Deidra Goodwin poses with an image of Smokey Bear as a child.

Deidra Goodwin poses with an image of Smokey Bear as a child. (Photo courtesy of Deidra Goodwin)

Life as an Army kid — and likely most military kids — isn’t always the easiest. I’ve been told that when our parents serve, we serve. In my childhood, I would find myself in a new school, new community, new state every 2-3 years, like many of the more than 1.6 million military children in the U.S. currently. It’s an unfortunate reality that parental military deployment can have a heavy impact on children. The National Military Family Association Military Teen Experience Survey on Mental Health for 2023 showed 40% of respondents were classified as having low mental well-being.

The military community is not a monolith. My experiences as an Army child are not the same as another’s, not even my own sisters’ experiences. But for me, the outdoors was a constant among the changes happening. Being raised in a family that valued time in the outdoors — whether it was sports, the garden, or walking the dogs — made that constant so incredibly valuable. I might not have had a say in what station was next, but I had the outdoors when I got there. That was supplemented by the efforts my parents underwent to make every change an adventure. Cross-country trips from station to station almost always included staying at a campsite on base operated by military recreation. Time living on base was also dotted with outdoor experiences like youth sports, camping, fishing, canoeing, and even scuba diving.

The outdoors is a well-documented resource to improve physical, mental and emotional health. Kids and youth have been increasingly dealing with thoughts of depression and suicide over the past 15 years, and the impacts of the coronavirus pandemic and the climate crisis haven’t helped. For military youths and kids facing unique challenges, engaging them in outdoor programming can be crucial in helping them process the many changes in their lives. With this month being Month of the Military Child, it is important to acknowledge the ways that being military-connected has impacted our childrens’ lives.

Some of the life-changing programs I experienced happened through opportunities from the Army. My love of scuba diving came from taking an introductory course through Army MWR at Fort Lewis before it was Joint Base Lewis-McChord, Wash. During my first job in the outdoors as a challenge course facilitator at the Eagle Challenge Course at Florida Gulf Coast University, I kept my LDRSHIP (Loyalty, Duty, Respect, Selfless service, Honor, Integrity, and Personal courage) keychain from when I was 9 in my backpack. My introduction to the Sierra Club came from a veteran who was a coworker of my mother’s, sharing her magazines with me because of my love for the environment and outdoors in middle school.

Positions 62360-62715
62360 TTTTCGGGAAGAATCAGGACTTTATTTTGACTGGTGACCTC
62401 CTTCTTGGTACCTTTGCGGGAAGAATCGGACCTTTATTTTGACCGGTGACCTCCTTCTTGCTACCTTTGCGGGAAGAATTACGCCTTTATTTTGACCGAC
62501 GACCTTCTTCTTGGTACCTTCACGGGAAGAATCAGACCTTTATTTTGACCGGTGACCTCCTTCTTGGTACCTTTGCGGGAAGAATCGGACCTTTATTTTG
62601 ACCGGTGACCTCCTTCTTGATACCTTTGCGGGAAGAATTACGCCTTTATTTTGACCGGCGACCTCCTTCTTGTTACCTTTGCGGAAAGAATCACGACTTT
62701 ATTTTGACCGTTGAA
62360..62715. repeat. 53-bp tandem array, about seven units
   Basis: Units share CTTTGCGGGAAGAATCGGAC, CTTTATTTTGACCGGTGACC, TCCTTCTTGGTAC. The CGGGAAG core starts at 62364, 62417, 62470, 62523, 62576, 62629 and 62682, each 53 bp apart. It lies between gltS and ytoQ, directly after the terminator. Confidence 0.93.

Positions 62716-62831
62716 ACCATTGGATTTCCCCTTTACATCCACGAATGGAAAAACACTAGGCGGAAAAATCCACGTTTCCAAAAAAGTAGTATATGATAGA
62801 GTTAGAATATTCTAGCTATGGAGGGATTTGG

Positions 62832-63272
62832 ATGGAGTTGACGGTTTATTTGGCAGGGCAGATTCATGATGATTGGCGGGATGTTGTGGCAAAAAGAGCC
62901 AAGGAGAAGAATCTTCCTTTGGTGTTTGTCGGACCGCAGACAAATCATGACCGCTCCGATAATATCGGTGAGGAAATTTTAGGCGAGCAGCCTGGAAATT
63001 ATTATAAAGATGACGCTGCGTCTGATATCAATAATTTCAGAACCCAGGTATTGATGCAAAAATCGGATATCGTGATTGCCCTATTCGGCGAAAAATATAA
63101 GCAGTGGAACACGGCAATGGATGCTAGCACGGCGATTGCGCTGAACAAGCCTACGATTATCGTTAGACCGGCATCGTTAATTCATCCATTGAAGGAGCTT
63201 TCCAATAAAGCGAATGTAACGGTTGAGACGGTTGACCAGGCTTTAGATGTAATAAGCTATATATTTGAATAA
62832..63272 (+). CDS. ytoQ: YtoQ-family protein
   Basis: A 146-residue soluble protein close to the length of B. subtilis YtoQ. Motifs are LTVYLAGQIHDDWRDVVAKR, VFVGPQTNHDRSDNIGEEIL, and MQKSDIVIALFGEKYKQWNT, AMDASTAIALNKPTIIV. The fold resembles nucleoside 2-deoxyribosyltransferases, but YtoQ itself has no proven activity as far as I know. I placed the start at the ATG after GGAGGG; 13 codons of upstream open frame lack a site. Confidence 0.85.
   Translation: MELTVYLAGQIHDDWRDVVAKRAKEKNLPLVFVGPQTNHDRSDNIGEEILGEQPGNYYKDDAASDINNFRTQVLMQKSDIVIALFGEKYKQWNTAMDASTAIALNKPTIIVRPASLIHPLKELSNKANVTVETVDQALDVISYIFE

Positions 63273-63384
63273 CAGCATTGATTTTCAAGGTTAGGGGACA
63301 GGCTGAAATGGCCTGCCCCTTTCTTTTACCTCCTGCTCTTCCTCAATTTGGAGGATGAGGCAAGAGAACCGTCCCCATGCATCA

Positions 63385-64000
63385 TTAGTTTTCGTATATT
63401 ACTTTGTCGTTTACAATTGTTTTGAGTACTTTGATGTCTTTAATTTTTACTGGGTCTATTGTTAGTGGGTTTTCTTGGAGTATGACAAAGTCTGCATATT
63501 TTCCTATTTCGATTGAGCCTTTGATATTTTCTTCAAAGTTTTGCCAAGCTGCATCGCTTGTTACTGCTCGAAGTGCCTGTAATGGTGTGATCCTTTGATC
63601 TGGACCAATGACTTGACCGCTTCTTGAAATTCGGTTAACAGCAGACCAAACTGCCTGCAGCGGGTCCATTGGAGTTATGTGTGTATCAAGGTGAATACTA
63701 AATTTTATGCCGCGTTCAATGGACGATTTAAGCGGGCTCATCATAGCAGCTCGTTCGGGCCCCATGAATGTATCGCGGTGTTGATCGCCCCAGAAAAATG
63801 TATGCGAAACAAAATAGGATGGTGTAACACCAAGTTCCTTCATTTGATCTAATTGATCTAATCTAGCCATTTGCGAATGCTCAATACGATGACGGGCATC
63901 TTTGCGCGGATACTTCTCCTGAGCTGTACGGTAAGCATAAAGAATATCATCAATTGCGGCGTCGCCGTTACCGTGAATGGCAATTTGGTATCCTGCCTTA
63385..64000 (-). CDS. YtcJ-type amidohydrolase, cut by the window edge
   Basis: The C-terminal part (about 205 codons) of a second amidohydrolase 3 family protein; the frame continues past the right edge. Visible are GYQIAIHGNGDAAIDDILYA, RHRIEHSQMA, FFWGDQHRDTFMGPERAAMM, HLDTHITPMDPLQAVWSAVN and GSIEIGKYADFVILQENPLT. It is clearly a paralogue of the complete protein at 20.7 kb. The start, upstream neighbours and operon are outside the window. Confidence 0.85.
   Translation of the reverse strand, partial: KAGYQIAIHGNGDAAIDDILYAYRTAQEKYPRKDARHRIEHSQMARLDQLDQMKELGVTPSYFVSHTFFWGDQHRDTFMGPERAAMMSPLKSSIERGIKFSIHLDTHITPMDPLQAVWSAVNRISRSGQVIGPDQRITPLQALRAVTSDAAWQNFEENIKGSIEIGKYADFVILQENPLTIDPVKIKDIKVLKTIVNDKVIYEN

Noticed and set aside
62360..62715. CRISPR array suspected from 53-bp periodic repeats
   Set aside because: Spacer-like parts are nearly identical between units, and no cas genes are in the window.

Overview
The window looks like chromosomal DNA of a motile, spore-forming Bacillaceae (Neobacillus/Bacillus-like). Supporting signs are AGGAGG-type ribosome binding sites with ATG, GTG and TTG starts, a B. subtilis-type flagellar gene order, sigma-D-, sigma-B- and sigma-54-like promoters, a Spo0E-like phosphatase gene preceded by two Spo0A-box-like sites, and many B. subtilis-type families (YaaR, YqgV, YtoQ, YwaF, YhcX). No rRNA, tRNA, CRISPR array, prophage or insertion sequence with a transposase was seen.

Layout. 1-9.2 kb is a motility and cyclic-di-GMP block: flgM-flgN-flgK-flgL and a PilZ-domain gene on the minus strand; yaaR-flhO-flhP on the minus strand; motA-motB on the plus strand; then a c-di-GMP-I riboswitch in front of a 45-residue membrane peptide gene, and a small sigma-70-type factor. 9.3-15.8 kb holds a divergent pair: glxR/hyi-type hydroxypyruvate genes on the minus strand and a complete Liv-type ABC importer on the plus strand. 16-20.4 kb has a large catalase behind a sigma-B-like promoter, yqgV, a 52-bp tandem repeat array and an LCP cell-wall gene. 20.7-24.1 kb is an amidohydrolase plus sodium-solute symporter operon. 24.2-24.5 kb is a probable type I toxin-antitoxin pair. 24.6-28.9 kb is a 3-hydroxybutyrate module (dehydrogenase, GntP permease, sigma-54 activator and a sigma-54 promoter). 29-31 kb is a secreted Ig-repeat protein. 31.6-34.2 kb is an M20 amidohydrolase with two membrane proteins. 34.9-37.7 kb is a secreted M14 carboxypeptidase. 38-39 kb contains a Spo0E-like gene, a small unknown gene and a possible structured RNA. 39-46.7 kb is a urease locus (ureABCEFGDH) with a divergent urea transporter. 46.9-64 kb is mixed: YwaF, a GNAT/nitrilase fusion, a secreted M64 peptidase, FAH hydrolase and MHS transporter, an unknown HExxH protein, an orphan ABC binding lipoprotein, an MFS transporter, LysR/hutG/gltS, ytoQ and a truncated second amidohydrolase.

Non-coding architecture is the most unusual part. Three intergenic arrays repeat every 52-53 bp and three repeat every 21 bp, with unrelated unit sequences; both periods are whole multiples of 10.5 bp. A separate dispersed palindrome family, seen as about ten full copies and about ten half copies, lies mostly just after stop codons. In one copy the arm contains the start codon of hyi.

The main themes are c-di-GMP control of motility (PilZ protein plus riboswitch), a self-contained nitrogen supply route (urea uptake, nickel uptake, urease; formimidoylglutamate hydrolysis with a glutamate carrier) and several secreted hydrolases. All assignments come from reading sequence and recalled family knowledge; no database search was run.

The Army brought me here. Now I have a chance to advocate for programs that will bring more folks alongside me and open up a world of opportunities for youth who encounter the same things I did when I was their age.

Some of these programs and opportunities already exist, such as National Military Family Association’s Operation Purple, Blue Star Families’ Blue Star Outdoors, and the work of the National Parks Conservation Association’s veterans program. But non-military programs can also offer a lot to military youth, especially as we get older.

I found my start in the corps world through participating in the National Park Service Academy with the Student Conservation Association in 2016. This program remains an example of the difference an intentional program can make in connecting youth from all backgrounds, especially those who are often underrepresented in professional conservation spaces despite experiencing the worst impacts of the climate crisis.

That makes it so exciting for me to see the American Climate Corps (ACC) develop in real time. Announced last year and with applications opening this year, the ACC could easily be added to the list of options for military youth to engage with the outdoors in a healthy way while building a career for themselves and making a difference in their communities at the same time. The ACC needs to be intentional about recruiting from communities who haven’t seen the same opportunities in the environmental and conservation fields, and reaching out to military youth is one way to reach more Black, brown and Indigenous communities as well as disabled, rural and low-income communities.

The outdoors may not be a cure-all for the challenges that our military youth are facing, but it can offer an important outlet and refuge for kids trying to find steady ground in a rapidly changing environment. Knowing how much time spent outdoors and in nature did for me personally and now professionally, and with new programs like the ACC being introduced every year, I’m excited to see the next generations of military kids engage with the outdoors and discover new ways they can serve their country.

Deidra Goodwin is a campaign strategist for Sierra Club’s Military Outdoors Campaign.

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